To find a cache, you'll first need the correct coordinates. There are many Web sites with searchable geocache databases, like Geocaching.com. Some sites require you to create an account before you can access their information, but the process is usually free for basic membership. You'll probably want to look for a cache that is pretty close to where you live. Most sites provide a rating telling you how difficult the terrain is or how hard it will be to find the cache once you're in the right location. If the cache entry has comments from other players, you'll probably want to read those as well.
Now that you have the coordinates for your first cache hunt, it's time to gear up. The most important piece of equipment for nearly all geocache hunts is a GPS receiver. Without the receiver, you're going to have a hard time figuring out which way to go or how close you are to the cache. Receivers, at the very least, provide you with a direction and a distance to the coordinates you program into the device (called a waypoint).
Before you make a trip out to an unfamiliar place to hunt for a cache, it's very important that you learn how to use your new GPS receiver. Not all receivers are alike. You'll also want to check your receiver's accuracy. One way to do this is to pick a marked location and check your coordinates using the receiver. Then, leave the area and program the location's coordinates into your device, using it to guide you back to the site. This way you can see how close the receiver will help you get to a set of coordinates, giving you an idea of how large a search area you'll need to deal with when on a hunt.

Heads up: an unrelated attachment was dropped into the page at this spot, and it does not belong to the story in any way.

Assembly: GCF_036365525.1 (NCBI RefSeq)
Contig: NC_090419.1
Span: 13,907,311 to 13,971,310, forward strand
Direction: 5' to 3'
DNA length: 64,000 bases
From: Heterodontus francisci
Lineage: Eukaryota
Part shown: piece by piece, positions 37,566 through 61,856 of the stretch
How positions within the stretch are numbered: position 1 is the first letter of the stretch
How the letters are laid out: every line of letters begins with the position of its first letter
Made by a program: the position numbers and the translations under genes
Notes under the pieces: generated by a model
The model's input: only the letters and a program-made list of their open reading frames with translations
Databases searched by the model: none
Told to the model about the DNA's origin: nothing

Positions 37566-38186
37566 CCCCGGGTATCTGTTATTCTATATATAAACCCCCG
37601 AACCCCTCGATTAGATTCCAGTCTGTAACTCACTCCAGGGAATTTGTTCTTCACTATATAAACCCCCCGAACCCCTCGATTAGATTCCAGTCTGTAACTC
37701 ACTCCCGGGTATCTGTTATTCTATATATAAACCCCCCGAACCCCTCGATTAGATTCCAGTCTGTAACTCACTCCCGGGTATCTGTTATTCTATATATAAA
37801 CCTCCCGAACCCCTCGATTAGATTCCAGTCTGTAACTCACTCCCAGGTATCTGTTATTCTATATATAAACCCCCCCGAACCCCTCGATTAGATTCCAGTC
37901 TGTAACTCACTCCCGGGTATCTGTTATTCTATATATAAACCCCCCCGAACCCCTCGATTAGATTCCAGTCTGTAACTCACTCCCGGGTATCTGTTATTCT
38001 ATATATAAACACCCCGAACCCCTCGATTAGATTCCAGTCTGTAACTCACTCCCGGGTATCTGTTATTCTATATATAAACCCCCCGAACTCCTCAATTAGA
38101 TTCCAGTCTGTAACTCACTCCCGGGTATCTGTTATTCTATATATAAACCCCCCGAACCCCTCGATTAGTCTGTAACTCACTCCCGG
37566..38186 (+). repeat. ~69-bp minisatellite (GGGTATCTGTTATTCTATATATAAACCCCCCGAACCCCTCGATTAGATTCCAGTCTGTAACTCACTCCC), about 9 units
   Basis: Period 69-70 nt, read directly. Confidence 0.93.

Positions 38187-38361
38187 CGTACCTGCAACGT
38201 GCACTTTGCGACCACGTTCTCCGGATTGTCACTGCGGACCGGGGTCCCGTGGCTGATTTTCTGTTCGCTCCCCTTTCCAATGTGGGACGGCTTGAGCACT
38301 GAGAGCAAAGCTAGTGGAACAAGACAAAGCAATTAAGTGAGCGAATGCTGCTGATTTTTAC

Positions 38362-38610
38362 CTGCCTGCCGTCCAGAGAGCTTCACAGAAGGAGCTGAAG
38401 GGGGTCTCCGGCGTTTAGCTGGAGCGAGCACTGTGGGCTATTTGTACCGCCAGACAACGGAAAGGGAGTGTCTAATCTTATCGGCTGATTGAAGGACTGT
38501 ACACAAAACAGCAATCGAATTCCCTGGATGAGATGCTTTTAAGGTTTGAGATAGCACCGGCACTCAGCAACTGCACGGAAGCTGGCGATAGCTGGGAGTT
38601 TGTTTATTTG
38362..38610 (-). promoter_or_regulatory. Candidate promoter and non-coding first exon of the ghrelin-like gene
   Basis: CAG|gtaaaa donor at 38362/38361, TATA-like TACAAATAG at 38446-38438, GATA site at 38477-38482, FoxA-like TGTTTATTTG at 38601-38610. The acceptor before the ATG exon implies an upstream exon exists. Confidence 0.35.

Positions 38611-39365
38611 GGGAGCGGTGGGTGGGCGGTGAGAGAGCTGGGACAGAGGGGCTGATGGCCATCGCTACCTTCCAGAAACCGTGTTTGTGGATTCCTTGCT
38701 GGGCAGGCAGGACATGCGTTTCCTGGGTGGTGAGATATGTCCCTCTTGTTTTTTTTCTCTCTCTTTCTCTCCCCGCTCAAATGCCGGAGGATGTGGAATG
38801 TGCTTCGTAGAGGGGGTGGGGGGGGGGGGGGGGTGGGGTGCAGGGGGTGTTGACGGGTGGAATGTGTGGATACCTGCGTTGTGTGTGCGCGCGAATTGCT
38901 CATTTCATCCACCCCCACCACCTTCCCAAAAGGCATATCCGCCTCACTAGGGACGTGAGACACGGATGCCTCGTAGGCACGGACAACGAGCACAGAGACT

Another vital item is a good topographical map of the cache's general location. A GPS receiver is great, but it won't tell you if there's a river or chasm between you and your destination (unless you purchase a receiver that can store maps, of course). To avoid nasty surprises, it's important that you have a good idea of what you're heading into before it's too late. Few things are more frustrating for a geocacher than the discovery of an impassible obstacle between him and his goal. It's also important to determine if your map used NAD27 or WSG84 to calculate coordinates -- you want to make sure that the coordinates in your receiver and the ones on the map refer to the same location.
In the next section, we’ll look at some optional equipment you may want to bring along on a hunt.